I live in the northern part of California and always believed that solar panels will not work well in the cloudy and rainy climate here. I spot solar power systems on most roofs around Los Angeles and really envy the city’s sunny weather on every visit.
It was on one of my work trips that I happened to meet a technician from Plug It In Solar. I was again ruing my home town’s climate in general when the guy burst my bubble saying that a solar power system would work in such conditions as well!
I was quite taken aback when he clarified that solar panels generate power from light and it does not depend on the temperature as such. The sunlight manages to get through the clouds and rain to reach the panels. He avowed that the amount of energy produced will reduce by only 10% to 25% on average.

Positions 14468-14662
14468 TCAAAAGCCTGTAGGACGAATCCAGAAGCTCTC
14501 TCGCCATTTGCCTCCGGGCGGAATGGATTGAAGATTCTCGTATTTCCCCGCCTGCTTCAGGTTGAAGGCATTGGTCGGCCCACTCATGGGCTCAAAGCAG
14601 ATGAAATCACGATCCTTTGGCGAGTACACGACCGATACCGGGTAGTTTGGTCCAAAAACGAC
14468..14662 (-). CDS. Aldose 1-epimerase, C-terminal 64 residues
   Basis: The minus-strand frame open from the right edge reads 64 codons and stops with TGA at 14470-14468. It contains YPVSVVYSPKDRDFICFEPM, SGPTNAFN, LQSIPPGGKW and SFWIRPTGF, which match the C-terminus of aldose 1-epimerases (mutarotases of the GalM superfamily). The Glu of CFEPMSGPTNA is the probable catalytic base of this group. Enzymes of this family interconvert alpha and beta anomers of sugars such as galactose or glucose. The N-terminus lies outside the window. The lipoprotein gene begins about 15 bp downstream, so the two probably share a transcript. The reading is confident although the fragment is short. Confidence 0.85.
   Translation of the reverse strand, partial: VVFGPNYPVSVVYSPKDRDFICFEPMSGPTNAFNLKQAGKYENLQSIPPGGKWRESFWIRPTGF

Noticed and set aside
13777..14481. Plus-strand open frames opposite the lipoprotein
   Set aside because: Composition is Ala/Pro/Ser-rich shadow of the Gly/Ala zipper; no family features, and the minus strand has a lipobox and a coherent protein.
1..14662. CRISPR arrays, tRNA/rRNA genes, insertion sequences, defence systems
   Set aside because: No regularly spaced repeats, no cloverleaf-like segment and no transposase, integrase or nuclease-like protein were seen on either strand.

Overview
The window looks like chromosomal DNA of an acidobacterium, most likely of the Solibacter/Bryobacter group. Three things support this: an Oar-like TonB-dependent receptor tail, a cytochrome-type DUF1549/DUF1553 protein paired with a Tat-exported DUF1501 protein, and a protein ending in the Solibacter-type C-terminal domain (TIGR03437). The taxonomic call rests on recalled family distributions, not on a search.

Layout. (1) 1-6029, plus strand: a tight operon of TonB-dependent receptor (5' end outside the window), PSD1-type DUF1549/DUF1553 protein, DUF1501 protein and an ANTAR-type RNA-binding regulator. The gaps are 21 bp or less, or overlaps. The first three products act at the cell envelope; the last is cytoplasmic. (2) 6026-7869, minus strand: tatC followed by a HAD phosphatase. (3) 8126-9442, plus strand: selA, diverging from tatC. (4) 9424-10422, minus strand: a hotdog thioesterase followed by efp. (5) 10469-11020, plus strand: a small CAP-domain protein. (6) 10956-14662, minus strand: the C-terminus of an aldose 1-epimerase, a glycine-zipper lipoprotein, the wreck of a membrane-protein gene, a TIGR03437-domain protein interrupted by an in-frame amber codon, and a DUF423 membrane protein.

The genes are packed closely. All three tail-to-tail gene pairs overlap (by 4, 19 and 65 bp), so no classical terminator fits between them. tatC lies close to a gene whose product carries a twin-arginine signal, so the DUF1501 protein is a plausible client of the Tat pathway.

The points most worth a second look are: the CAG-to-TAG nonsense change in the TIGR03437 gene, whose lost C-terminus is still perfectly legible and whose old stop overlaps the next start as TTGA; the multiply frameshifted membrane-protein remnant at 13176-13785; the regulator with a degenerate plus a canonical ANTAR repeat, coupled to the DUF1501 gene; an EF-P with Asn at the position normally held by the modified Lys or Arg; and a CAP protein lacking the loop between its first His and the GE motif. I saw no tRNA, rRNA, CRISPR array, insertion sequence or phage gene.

While I shook my head in sheer disbelief, he gave the example of Germany which has many cloudy days and is yet the world’s leading producer of solar energy. He said that Germany gets as much sun as Alaska and still accounts for 31% of the world’s solar power. Even the notoriously overcast UK has made a resounding success of its solar initiatives.
This was quite a turnaround for me even without the added benefit of the rain washing off the dust and dirt from the solar power systems, thus increasing their efficiency.